Felix TEC-4.1 3D printer

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1 Introduction

Felix TEC4.1 acquired for DKS, TECFA, University of Geneva, delivered in Nov 2018. Picture source: FELIX Printers, reproduced with permission.

The Felix TEC4.1 is a 3D printer made by FELIXprinters and that started shipping in 2018. It features semi-automatec calibration of the print bed, an optional dual head, etc. and strong, reliable steel extruders. This article shortly describes some of my experience and (if I find some time in the future) some tips. Since 3D printing is now main stream we will refrain from explaining basic use.

This model is an evolution of the Felix 1.0 3D printer we bought in 2010, the Felix 2.0 3D printer we got in 2013 and the Felix 3.0 we did not buy. Make magazine rated the older 3.1 model in fourth position in 2018. The TEC 4 is better. This makes it probably the best (non back breaking) easily portable 3D printer. Since it also is reliable (I did 15h prints on the Felix 2.0) and since it is a fairly simple (inspectable) design, I recommend this model line for teachers who will have to carry the printer from one spot to another and yet care for quality printing.

- Daniel K. Schneider 26 nov 2018

See also:

Further information from the manufacturer:

2 Technical specifications

Layer resolution
Minimum layer height: 0.05 mm,
Maximum layer height: 0.25 mm
Extruder / nozzles
Single (Dual hot ends on option)
0.35mm (0.25, 0.5mm, 0,7mm options) nozzles
Max 275 C
Print volume
255 x 205 x 225mm
Print bed
Kapton coated.
heated, up to 90 C ?
Detachable and flexible (quick removal of prints !)
Semi-Automatic calibration (For leveling, a Z-Sensor will probe and then tell which of the two buttons to turn and how much. For z-probe, this is done through the control)
Dimensions and weight
410 X 450 X 520 mm
Print materials
Many (PLA, TPE, ABS, PVA, Wood, Glass, PET(G)
In principle, one could use any controller/slicer software. As of Nov 2018 there are profiles for the following controller/slicer software: Repetierhost (Cura), Simplify3D (commercial). Repetierhost is configured and distributed through Felix.
USB Cable (I prefer that, since I can more easily control the printer during printing. I also find filament changes easier to do through Repetierhost)
SD Card (practical for students)
Recommended spare parts (recommended if you buy the machine with institutional investment money)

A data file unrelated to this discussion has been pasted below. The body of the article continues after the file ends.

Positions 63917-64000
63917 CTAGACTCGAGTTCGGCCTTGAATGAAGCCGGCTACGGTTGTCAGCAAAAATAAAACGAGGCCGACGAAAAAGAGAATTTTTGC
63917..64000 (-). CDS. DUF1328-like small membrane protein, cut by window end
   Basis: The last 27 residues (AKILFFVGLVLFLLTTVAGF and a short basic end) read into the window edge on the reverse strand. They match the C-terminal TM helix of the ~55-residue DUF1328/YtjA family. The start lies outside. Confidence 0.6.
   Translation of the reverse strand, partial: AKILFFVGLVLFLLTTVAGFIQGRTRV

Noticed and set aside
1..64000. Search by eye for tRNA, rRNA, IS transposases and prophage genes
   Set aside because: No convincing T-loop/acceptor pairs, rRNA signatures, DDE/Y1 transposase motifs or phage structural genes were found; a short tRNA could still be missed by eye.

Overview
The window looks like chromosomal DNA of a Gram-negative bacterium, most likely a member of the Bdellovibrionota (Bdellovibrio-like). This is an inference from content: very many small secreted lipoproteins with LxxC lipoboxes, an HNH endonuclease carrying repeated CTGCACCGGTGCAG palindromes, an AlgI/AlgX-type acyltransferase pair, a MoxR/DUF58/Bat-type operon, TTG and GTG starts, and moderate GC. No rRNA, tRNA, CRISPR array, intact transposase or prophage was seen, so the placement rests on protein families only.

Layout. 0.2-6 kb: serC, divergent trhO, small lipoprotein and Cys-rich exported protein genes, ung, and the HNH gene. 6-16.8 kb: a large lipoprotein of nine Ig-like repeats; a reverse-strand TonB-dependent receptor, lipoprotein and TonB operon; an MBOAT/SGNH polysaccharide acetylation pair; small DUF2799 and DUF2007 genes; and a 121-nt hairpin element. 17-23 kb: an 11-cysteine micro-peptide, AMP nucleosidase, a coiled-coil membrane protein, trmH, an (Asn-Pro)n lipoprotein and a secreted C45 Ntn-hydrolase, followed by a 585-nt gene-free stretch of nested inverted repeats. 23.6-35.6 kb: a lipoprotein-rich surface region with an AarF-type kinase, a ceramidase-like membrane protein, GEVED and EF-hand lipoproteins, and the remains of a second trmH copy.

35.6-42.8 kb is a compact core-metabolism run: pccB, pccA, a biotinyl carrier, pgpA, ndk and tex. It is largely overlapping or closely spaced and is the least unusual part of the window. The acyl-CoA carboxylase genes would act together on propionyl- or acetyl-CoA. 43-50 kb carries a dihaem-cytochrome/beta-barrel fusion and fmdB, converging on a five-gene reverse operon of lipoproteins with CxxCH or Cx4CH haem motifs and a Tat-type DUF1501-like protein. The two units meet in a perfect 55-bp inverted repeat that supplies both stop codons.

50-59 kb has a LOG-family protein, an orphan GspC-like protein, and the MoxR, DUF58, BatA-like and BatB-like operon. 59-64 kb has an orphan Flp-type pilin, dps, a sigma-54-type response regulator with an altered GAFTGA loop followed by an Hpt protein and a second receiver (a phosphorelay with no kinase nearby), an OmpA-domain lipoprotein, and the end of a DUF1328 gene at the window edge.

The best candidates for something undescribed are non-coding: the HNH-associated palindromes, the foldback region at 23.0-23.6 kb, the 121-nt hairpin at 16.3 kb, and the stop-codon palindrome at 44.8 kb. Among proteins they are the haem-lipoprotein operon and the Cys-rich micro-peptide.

Full metal hotend (includes heater and thermistor cables)
0.5 nozzle (however switching the hotend or just the nozzle requires some work)
Flexible build plate (this only buys the metal, you also need a Kapton sheet)
Kapton sheets (stickers)
1 spare nozzle
1 spare barrel
1 Heater cable + 1 thermistor cable
Cleaning drills

Notice: Removing the nozzle can kill the hot end. You must (1) do this while the barrel is still hot enough (> 60 degs for PLA) and (2) take a grip on the barrel and not the hotend (!) while you turn the nozzle. Same for the barrel. Do remove the barrel while the hotend is hot. Otherwise you risk turning the little tube that connects the hotend to the barrel. Personnally, I rather buy a new hotend than trying to remove anything.

3 Unpacking, assembly, configuration, calibration

3.1 Unboxing

The box arrived in good shape and unboxing is easy and fast. It was ordered on Tuesday Nov 20 and arrived in my office on Monday morning, Nov 26, 2018.

3.2 Assembly

I takes about 15 minutes to unpack and assemble the printer.

  • 5 plastic strips that hold elements in position have to be cut
  • the handle on top has to be fixed
  • filament guide has to be clipped on the frame
  • filament holders (optional) have to be clipped and positioned
  • The magnetic flexible build plate has to be put in the right position on top of the platform

3.3 PC Configuration

Download Repetierhost as distributed by Felix. The installation also will propose to install a serial driver.

3.4 Calibration

The printer is shipped with a 23 pages quick start guide. It includes

  • 8 pages of specifications, basics, part list, unboxing, handle fixing, etc.
  • The calibration routine for a single head printer takes two pages. I carefully read these, since this a new feature for me.

Calibrating means two things: (1) All spots of the build plate have to have the same distance to the print head (i.e. it must be strictly orthogonal with respect to the X/Y movements). (2) The print bed should be a the right distance from the nozzle, i.e. the thickness of a business card or 2 sheets of paper. The first is done by semi-automatic hardware calibration, the second by software, i.e. in the printer's parameters. The printer might have just worked out of the box but I did not try that...

(1) Platform leveling

  • The build platform must be leveled.
  • In the display unit, select control->Level Build PLT.
  • Turn front or rear wheel left of right X degrees as displayed, then test again.

(2) Z-Probe calibrating

Calibrating the Z-Probe, i.e. adjusting the right z height is done via software (i.e. the printer will remember). Here are my slightly modify tips, since the instructions are a little less clear.